Bad teams are dysfunctional. It would be an interesting piece of analysis to identify in many occasions poor relationships and a lack of effective joint working had been a root cause in a patient safety incident. Poor relationships also help engender a poor culture in organisations. It was very powerful hearing Helene Donnelly, a whistleblower at Mid Staffordshire, and now an Ambassador for Cultural Change at Staffordshire and Stoke NHS Trust, describing how poor relationships undermined the relationships between professionals which should have supported a collective interest in good standards of patient care.
Sadly as a particular factor in healthcare, relationships can be undermined by examples of tribalism between different groups of professionals or what Freud described as the “narcissism of small differences”. The diversity of professional perspectives can be a very positive force for good in healthcare but when energy is narrowly focused on defending a profession’s own ideology or resources it is less so.
The last crucial strand of relationships are those operating across organisational boundaries. The integration agenda and the challenges of meeting the needs of patients with the most complex requirements has highlighted the need for us to find effective means of developing effective models of care which can operate across organisational boundaries. So often the NHS reaches for structural solutions to issues which, like integration, are fundamentally about relationships, between senior leaders and between practitioners on the ground. It is striking, in my book, that some of the best progress on integration is being made in places where continuity in leadership has allowed relationships to develop over a period of time.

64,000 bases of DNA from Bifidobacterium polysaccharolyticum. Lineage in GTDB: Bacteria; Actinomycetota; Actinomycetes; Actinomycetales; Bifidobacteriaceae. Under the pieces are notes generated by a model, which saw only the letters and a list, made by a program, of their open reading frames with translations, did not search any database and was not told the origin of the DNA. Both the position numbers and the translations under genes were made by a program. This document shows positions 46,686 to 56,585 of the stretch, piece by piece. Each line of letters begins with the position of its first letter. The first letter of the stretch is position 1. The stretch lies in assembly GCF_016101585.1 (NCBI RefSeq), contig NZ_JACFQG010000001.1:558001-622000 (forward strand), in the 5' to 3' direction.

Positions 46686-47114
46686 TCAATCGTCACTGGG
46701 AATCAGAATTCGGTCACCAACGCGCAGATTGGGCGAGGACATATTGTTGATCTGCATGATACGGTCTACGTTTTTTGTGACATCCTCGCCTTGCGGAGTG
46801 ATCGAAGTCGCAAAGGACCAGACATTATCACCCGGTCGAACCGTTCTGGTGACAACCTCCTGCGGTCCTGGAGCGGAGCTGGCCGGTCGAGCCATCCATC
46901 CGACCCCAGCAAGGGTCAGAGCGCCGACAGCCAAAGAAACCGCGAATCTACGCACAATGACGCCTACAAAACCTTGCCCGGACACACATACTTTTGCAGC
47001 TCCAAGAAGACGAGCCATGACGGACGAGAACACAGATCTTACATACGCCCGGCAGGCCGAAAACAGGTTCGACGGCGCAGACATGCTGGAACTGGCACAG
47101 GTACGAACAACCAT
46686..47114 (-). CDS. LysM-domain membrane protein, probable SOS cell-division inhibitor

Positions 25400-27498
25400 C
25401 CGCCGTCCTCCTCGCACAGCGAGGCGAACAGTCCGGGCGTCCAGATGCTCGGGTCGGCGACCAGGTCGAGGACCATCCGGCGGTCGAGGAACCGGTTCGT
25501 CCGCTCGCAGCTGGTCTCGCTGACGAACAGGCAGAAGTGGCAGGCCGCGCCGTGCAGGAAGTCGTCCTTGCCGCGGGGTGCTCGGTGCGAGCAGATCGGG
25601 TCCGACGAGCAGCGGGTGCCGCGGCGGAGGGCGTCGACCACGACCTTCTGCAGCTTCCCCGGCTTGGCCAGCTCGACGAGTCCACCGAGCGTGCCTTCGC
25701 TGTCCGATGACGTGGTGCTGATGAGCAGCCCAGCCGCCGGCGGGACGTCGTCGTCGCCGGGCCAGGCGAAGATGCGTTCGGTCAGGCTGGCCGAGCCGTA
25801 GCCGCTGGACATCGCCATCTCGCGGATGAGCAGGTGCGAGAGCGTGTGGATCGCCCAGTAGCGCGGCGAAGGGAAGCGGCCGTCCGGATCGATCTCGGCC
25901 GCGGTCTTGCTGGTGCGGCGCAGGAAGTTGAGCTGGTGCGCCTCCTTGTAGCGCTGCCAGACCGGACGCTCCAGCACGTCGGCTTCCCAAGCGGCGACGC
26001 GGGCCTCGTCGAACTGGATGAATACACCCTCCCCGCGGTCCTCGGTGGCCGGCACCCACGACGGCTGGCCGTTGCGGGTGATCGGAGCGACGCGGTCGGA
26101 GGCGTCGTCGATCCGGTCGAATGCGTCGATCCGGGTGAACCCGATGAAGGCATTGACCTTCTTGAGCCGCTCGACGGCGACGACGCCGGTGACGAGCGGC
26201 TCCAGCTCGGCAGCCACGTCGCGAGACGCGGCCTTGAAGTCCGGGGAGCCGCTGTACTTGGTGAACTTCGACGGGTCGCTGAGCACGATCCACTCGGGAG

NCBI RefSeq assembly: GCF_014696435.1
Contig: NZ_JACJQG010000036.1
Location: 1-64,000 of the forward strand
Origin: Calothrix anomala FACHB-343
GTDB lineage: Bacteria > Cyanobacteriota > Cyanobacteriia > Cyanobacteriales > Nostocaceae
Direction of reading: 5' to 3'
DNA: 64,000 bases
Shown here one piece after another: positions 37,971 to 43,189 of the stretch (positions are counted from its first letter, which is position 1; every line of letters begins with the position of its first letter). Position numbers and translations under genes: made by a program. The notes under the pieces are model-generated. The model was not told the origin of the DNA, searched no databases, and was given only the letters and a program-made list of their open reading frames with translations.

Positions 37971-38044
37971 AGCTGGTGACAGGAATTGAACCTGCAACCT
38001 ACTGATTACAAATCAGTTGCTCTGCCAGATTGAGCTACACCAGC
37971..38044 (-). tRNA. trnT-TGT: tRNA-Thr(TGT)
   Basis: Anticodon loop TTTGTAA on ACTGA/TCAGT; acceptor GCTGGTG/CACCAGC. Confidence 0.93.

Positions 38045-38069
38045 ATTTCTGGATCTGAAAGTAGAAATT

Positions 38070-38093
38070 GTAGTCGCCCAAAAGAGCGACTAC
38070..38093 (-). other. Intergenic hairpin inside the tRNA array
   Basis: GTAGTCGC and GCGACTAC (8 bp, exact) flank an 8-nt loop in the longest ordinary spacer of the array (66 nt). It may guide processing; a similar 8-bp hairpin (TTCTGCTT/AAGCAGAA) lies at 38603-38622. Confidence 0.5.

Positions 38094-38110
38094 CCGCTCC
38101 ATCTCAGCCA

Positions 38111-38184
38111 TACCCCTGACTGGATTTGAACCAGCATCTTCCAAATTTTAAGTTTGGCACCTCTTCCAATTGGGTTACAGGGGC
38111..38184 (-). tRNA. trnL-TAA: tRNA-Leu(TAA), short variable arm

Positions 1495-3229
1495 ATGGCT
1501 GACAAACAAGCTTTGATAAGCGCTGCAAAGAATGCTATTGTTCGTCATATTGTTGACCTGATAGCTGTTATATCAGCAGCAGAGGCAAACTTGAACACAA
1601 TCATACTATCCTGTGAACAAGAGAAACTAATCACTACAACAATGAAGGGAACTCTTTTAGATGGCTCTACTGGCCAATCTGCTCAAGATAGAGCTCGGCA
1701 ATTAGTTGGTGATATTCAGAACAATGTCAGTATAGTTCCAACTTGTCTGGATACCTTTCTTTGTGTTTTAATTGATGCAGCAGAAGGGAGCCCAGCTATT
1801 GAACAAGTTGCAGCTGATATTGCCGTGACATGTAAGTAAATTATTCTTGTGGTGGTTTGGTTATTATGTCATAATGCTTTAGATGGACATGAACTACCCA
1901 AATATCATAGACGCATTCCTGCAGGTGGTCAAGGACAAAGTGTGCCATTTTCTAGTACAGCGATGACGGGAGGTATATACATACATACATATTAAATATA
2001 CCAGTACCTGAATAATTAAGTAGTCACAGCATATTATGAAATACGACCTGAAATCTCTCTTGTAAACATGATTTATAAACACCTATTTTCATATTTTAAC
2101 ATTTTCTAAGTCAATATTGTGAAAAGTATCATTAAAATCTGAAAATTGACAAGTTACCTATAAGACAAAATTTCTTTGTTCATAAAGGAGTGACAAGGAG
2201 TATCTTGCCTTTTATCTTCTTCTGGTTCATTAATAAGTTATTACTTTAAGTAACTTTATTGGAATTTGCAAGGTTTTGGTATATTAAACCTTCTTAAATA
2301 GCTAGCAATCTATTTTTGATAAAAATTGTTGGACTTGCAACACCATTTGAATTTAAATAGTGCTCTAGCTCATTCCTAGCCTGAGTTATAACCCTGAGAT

So what does all of this mean. Again three things.
It means the NHS should recognise the importance of relationships both in the heart of the therapeutic process itself but also in how it mobilises itself with its partners to deliver complex goals.
Second it highlights the needs for skills around relationship management and systemic thinking to have a much bigger role in the training of clinician professionals and NHS managers.
Third it points to the case for investment in building, maintaining and repairing human relationships as just as an important an element of service transformation as buildings and technology.
Good relationships are indeed at the heart of better care.
One of the advantages of having a classical education is having some insight into the origins of words in our own language. The term “idiot” is an interesting case in point which originates from the Greek word for “private citizen.” In its linguistic journey to modern English it has acquired the meaning of somebody who is stupid and uneducated. It’s worth dwelling though for a moment on the insights provided by the original Greek meaning.
Despite its different meaning the ancient Greeks, and especially the democrats of ancient Athens, were no greater lovers of idiots than we are today. In his famous funeral oration for the first victims of the Peloponnesian War, and still one of the best bits of political oratory you can read, the Athenian statesman Pericles says:
“We do not say that a man who takes no interest in politics is a man who minds his own business, we say he has no business here at all.”
For the first democrats the active participation of citizens (or at least male citizens – a whole other story there!) as equals in the business of the state was an essential characteristic of the model of government they had created.
The Athenian democracy was not a perfect institution and, as in all cases of human behaviour, some of its fine words were followed more in the breach than in the observance. However this vision of active citizenship still has a resonance today. I would like to use this blog to set out 5 characteristics which set us apart as active citizens and not idiots: